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Gardening 101: A Beginner's Guide

So, you want to begin reaping the fruits of your very own garden. Growing your own flower or vegetable patch and enjoying the fruits of your labour can be one of the most satisfying hobbies out there. Luckily for you, we have compiled a guide that will make getting your fingers green an easy-peasy experience. Growing from scratch may feel like an intimidating task; but with our tips and tricks, you will soon be munching on your own delicious produce!

When you are new to gardening, it’s best to begin with crops that are not fussy, quick to grow, and suffer few pests and diseases. So think simple vegetables like beans, beetroot, onions, radish, chillies and potatoes to ease you into the swing of things.

Beginning your seed growing journey

When beginning to grow your own seeds, there are two main methods to try. First decide whether they need to be indoors or outdoors.

  •  Starting indoors means using a greenhouse, conservatory, or even on an inside windowsill, and then potting and planting outside when the frosty weather has passed. You can do this easily using propagation trays, mini pop-up greenhouses, or a growing tunnel. Vegetables such as tomatoes, sweetcorn, cabbages and marrows will require this step.
  •  Beginning outdoors simply means that you will plant the seeds directly into the soil where they will stay.

The first step to consider is that you need to sow your vegetable crops at the right time of year. Usually the packet instructions of your seeds will let you know whether it’s best to directly plant them outside in the ground, or indoors with heat. You don’t want to harvest them too early either - you want to enjoy them at peak taste and tenderness! 

Most vegetables will need to be planted during the springtime – there are some exceptions like broad beans, which may require to be sown earlier depending on the weather/temperature conditions.

You can really start prepping your garden at any time during the year - read more about what tasks to complete in January here. Usually, the time for harvesting kicks off in-between June - July, however some vegetables will require collecting a little earlier - such as beans, carrots, radishes and potatoes. Veggies like beetroots, brussel sprouts, cabbages, leeks and parsnips will need to be harvested a little later. The later harvesting vegetables may even continue into the next year – January/February – depending on growing conditions.

Where to grow your crops?

When growing your own veggies, a sheltered and sunny spot is your best bet. There are some exceptions to this rule, such as salad leaves and some herbs, which can bolt (run to seed) in harsh sun, and thus require a little shade.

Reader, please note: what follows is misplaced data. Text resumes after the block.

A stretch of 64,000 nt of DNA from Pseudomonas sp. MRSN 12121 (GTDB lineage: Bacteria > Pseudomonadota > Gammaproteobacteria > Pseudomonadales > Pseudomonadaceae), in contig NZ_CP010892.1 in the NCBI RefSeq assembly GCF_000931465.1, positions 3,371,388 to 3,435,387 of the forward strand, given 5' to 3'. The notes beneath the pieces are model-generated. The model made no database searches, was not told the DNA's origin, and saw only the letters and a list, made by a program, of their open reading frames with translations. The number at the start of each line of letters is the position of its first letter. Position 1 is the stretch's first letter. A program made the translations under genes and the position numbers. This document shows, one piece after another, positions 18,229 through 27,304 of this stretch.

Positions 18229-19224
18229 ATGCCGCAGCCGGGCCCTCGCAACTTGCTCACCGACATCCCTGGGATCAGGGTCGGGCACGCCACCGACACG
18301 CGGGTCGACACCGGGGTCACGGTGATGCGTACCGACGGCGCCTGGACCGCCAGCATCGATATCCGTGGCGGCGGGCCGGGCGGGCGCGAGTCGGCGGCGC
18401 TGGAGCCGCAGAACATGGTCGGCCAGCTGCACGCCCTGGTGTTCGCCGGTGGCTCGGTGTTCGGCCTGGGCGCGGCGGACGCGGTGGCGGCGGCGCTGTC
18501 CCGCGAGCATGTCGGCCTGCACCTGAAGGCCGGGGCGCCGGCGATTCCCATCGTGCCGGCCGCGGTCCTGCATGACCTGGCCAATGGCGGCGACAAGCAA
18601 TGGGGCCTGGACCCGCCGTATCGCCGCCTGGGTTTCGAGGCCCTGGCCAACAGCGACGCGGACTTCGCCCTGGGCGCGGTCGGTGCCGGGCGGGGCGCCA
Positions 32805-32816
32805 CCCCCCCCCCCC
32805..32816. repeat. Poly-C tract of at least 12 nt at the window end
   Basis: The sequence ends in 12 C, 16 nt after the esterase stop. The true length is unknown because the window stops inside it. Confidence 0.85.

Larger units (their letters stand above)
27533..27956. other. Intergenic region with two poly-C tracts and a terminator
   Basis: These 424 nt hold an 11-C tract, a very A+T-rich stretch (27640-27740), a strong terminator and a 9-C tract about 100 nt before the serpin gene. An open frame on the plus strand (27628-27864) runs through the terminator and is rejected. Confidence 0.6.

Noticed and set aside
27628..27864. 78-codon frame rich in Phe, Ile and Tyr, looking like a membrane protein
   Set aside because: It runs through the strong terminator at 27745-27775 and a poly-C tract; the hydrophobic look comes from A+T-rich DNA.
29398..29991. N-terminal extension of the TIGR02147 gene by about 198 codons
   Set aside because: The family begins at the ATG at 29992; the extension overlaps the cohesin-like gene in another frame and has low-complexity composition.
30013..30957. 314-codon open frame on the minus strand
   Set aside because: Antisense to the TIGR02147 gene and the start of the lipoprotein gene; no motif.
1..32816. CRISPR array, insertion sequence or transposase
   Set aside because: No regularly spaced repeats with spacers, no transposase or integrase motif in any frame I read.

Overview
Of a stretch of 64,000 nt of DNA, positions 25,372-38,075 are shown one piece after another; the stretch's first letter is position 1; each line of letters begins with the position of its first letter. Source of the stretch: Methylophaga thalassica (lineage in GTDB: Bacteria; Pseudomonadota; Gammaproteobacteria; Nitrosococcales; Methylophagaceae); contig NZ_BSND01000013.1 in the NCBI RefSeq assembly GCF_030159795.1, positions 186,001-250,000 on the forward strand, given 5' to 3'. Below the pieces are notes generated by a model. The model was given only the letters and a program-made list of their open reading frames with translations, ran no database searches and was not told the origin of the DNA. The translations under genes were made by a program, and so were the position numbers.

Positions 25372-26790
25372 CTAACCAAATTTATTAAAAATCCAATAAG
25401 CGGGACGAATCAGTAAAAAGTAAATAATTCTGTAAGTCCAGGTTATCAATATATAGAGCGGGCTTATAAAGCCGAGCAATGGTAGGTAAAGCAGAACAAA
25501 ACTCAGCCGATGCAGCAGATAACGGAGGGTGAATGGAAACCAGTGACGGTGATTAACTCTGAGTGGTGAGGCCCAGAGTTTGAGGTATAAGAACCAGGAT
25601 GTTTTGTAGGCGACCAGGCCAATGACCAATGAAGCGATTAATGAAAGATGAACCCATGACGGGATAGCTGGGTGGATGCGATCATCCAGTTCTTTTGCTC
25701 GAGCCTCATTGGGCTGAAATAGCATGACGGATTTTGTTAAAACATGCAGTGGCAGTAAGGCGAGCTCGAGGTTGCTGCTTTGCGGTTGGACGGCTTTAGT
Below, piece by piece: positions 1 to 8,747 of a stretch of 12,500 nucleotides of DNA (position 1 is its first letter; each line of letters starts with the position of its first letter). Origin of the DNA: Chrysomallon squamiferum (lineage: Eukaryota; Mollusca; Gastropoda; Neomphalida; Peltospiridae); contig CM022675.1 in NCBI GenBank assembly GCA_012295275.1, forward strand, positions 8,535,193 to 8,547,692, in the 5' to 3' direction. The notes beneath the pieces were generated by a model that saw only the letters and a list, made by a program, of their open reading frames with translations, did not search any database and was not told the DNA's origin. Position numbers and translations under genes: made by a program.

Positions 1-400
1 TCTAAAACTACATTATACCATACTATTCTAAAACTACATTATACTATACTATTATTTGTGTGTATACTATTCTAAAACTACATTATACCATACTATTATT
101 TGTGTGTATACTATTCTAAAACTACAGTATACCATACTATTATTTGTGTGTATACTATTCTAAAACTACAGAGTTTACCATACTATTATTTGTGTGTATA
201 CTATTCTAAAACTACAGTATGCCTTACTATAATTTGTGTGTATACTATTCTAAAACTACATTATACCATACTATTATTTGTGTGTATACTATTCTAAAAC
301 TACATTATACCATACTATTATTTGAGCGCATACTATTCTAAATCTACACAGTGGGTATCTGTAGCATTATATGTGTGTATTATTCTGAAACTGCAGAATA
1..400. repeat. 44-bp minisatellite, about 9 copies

Top tip: be realistic about your space. Plants will need a good amount of room to grow, so if you don’t have a large garden you can grow salad crops in window boxes, pots, growing bags – or even pop-up greenhouses. It’s important to never plant seeds too close together; always follow the spacing suggestions on the seed packet.

Prepping your soil and protecting your crops

Weed Killers

Get your soil ready to welcome new seeds by banishing weeds and adding well-rotted compost or manure. Ensure everything is neat and evenly distributed by raking the soil level. If weeds are running riot in your garden, consider using products like Rootblast, or this Weedol Rootkill Plus Weedkiller Spray. Pesticides such as these contain glyphosate and work by targeting the weeds at the roots. These are most advisable for clearing land and planting up quickly, as glyphosate weedkillers will allow you place new plants after only 24 hours without causing the new plants any harm. Most weedkillers are non-selective, so care should be taken when spraying near perennial plants which you want to keep in your garden.

The best time to use weedkillers would be when the weeds are thriving (usually in the Spring and Autumn) because they absorb weedkiller at a faster pace. This is particularly the case with Systemic and Selective weedkillers which rely on activity within the plant for their effectiveness. Applying liquid weedkillers in calm weather prevents the liquid spreading to wanted plants. When you apply weedkiller to the leaves, the solution will travel up to the growing points and descend to the root tips.

You should also consider the location of the weed. For example, if a weed is growing in the centre of the lawn then you should use a selective weedkiller to avoid damaging other plants, and if it is growing between patios or pavings then a residual weedkiller would save you a lot of time. For weeds that are stubborn or tricky to reach, then a Groove Weeder is an oh-so-handy tool to have in your gardening kit.